Die königl. Preus. Churf. Brandenburg Residenz-Stadt Berlin

  • Translation

Article ID EUD1157


Die königl. Preus. Churf. Brandenburg Residenz-Stadt Berlin


Map shows the clity map of Berlin wit a beautiful totla view


ca. 1737


Homann Erben (1724-1780)

Johann Babtiste Homann (1664-1724) was born in Oberkammlach, the Electorate of Bavaria. Although educated at a Jesuit school, and preparing for an ecclesiastical career, he eventually converted to Protestantism and from 1687 worked as a civil law notary in Nuremberg. He soon turned to engraving and cartography; in 1702 he founded his own publishing house. Homann acquired renown as a leading German cartographer, and in 1715 was appointed Imperial Geographer by Emperor Charles VI. Giving such privileges to individuals was an added right that the Holy Roman Emperor enjoyed. In the same year he was also named a member of the Prussian Academy of Sciences in Berlin. Of particular significance to cartography were the imperial printing privileges (Latin: privilegia impressoria). These protected for a time the authors in all scientific fields such as printers, copper engravers, map makers and publishers. They were also very important as a recommendation for potential customers. In 1716 Homann published his masterpiece Grosser Atlas ueber die ganze Welt (Grand Atlas of all the World). Numerous maps were drawn up in cooperation with the engraver Christoph Weigel the Elder, who also published Siebmachers Wappenbuch. Homann died in Nuremberg. He was succeeded by the Homann heirs company, which was in business until 1848. The company was known as Homann Erben, Homanniani Heredes, or Heritiers de Homann abroad.

Historical Description

The name of the high medieval founding city of Berlin comes from the Old Polish word Birlin, Berlin, which means 'place in a marshy area'. The town of Kölln, located on the Spree Island, was first mentioned in a document in 1237. This was followed in 1244 by the first mention of (Old) Berlin, which lies on the northeastern bank of the Spree. In 1280, the first verifiable Mark Brandenburg Diet took place in Berlin. This points to an early top position, as can also be seen from the land book of Charles IV (1375), when Berlin is proven to be the city with the highest tax revenue together with Stendal, Prenzlau and Frankfurt/Oder. The two cities Berlin and Kölln got a common town hall in 1307. From the 14th century onwards, Berlin was a member of the Hanseatic League's trade association. In 1518, Berlin formally left or was excluded from the Hanseatic League. The Reformation was introduced in Berlin and Kölln in 1539 under Elector Joachim II, without any major disputes. Frederick William, known as the Great Elector, took over the reigns from his father in 1640. From 1641, the suburbs of Friedrichswerder, Dorotheenstadt and Friedrichstadt were founded. Under Frederick William, a policy of immigration and religious tolerance was cultivated. In 1671, 50 Jewish families from Austria were given a home in Berlin. With the Potsdam Edict of Tolerance in 1685, the Elector invited the French Huguenots to Brandenburg. Berlin gained the status of Prussian capital in 1701 with the coronation of Frederick I as King in Prussia, which was made official by the edict creating the Royal Residence of Berlin by merging the cities of Berlin, Kölln, Friedrichswerder, Dorotheenstadt and Friedrichstadt on January 17, 1709. Around 1800, the city developed into one of the centers of the German cultural landscape, which was expressed in the metropolitan civic culture known as "Berlin Classicism." Religious and social tolerance during this period made Berlin one of the most important cities of the Enlightenment in Europe. After Prussia's defeat by Napoleon's armies in 1806, King Frederick William III left Berlin for Königsberg. Authorities and wealthy families moved away from Berlin. French troops occupied the city from 1806 to 1808. Under the reformer Freiherr vom und zum Stein, the new Berlin City Code was adopted in 1808. The formation of a Berlin University, proposed by Wilhelm von Humboldt, played a significant role in the reforms of schools and scientific institutions. In the following decades until around 1850, new factories settled outside the city walls, where immigrants found employment as workers or day laborers. As a result, the number of inhabitants doubled due to immigration from the eastern parts of the country. Important companies such as Borsig, Siemens or AEG emerged and soon led to Berlin being considered an industrial city.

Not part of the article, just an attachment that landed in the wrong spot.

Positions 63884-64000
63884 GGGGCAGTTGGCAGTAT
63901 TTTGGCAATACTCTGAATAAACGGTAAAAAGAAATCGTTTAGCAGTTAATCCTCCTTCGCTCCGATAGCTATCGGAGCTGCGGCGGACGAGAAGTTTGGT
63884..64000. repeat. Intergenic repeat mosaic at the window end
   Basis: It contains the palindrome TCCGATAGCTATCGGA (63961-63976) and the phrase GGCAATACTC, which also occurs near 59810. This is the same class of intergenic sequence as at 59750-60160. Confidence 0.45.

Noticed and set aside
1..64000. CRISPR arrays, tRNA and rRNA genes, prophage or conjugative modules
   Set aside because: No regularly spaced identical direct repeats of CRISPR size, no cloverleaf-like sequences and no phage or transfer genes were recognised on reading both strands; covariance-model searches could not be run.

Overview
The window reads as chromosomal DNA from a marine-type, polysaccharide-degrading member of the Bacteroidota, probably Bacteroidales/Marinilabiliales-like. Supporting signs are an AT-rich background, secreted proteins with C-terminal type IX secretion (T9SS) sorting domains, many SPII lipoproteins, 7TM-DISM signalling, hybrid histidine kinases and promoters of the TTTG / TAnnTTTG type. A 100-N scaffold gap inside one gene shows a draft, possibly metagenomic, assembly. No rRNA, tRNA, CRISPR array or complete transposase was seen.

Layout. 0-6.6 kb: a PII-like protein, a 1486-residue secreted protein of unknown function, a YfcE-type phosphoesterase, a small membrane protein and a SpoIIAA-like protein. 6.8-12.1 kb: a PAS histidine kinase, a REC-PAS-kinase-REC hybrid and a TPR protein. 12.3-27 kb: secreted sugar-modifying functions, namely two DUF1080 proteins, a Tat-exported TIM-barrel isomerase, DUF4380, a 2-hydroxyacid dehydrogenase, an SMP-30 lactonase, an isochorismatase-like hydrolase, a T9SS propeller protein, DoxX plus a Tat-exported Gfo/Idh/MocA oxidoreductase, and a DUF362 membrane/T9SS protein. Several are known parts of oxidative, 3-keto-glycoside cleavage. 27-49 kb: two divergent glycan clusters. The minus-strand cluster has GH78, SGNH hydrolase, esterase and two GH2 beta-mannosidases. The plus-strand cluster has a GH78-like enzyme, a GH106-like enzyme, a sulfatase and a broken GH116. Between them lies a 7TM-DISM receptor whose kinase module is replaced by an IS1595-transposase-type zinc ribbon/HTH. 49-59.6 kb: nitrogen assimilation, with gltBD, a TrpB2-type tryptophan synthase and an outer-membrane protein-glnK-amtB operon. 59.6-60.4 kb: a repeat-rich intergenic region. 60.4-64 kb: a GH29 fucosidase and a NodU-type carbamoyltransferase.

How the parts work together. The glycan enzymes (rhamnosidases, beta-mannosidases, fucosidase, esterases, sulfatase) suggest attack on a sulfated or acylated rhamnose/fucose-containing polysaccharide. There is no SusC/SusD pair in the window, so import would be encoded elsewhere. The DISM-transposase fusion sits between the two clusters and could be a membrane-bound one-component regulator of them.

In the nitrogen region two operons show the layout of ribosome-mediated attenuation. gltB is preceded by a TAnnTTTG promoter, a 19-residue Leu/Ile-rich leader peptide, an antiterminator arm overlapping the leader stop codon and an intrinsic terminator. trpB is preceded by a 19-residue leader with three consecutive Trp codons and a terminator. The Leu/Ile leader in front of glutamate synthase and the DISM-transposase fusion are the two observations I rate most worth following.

Place of Publication Nuremberg
Dimensions (cm)49 x 56
ConditionVery good
Coloringoriginal colored
TechniqueCopper print


240.00 €

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